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January 2023 updates on IYCF-E publications

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Laura Delfino

Emergency Nutrition Network

Normal user

17 Jan 2023, 16:11

Dear Colleagues,

Since our last update in October 2022, we have added 18 NEW publications to our scientific repository related to IYCF in emergency settings. In addition to several international reviews, this update provides emerging evidence from the United States, Turkey, Cameroon, Ethiopia, India, Lebanon, Pakistan, Nigeria, Afghanistan, Australia, and Yemen.

Click here to view the updated repository.

The largest share of new publications focused on the Eastern Mediterranean Region. Interviews with mothers of severely malnourished children in Pakistan highlighted a lack of social and institutional support for breastfeeding and the encouraged use of breastmilk substitutes - particularly in healthcare settings. Other researchers found suboptimal IYCF practices among Syrian refugees in Lebanon, exacerbated by high rates of prelacteal feeding. These findings are put into greater context by a systematic review examining trends in IYCF practices and malnutrition across 22 Eastern Mediterranean countries.

Several new publications described barriers faced by internally displaced and refugee families. Included are recommendations for US military bases housing Afghan refugees to better align their guidance with humanitarian guidelines and international breastfeeding standards. One study documented high rates of malnourishment among internally displaced children in Cameroon. Another article highlights a training package for hard-to-reach areas used for mobile maternal and child health services (e.g., nutritional screenings, vitamin-A supplementation, de-worming, IYCF education) serving 1,712 hard-to-reach and internally displaced communities in Nigeria.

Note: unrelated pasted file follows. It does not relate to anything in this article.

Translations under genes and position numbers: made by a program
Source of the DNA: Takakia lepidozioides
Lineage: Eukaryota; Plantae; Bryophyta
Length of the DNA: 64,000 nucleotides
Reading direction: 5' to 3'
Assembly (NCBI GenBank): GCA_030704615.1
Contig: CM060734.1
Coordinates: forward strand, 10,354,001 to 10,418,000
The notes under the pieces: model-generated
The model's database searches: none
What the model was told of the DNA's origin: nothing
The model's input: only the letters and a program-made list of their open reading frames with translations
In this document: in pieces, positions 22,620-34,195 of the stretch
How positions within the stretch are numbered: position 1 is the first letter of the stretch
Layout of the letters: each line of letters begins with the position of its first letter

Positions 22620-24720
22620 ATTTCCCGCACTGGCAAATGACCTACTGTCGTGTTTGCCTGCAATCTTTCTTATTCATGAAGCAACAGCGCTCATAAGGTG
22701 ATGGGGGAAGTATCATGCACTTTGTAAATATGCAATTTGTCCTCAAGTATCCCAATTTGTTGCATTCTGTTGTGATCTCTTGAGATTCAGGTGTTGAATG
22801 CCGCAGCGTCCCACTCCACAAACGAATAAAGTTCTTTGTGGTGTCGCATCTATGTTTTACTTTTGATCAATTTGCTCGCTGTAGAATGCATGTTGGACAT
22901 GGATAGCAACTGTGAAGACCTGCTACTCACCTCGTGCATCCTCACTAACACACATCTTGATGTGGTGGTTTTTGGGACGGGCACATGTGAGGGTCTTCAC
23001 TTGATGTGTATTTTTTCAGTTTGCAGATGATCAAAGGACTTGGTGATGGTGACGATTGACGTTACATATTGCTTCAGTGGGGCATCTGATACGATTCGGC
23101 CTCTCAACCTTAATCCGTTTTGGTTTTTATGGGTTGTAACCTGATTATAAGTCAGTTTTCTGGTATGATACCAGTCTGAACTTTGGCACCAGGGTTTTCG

Four new publications focused on the impacts of natural disasters and climate change on IYCF. Authors discussed ways to protect IYCF in the context of unprecedented flooding across Pakistan (2022), Cyclone Fani in India (2019), and tropical storms across the US Gulf Coast (2018-2019). Researchers also examined how hot weather conditions due to climate change may impact IYCF practices in low-and-middle-income countries.

Literature related to infectious diseases continues to document the effect of the COVID-19 pandemic on IYCF practices. Researchers examined the impacts of mother-infant separation, disrupted breastfeeding support services, and confusion regarding the safety of breastfeeding with SARS-CoV-2 infection.

Others focused on strategies for successful relactation. A prospective study in a conflict-affected part of Yemen examined the effectiveness of a supplementary suckling technique among infants with severe acute malnutrition. While a systematic review found promising evidence for relactation support services, the authors noted a lack of research examining their effectiveness in humanitarian contexts.

If you know anyone who would benefit from these updates, please direct them to this link to sign up for our email listserv. We aim to publish updates every 3 months – look out for out next update in April 2023.

Happy reading!

The IYCF-E Repository Team

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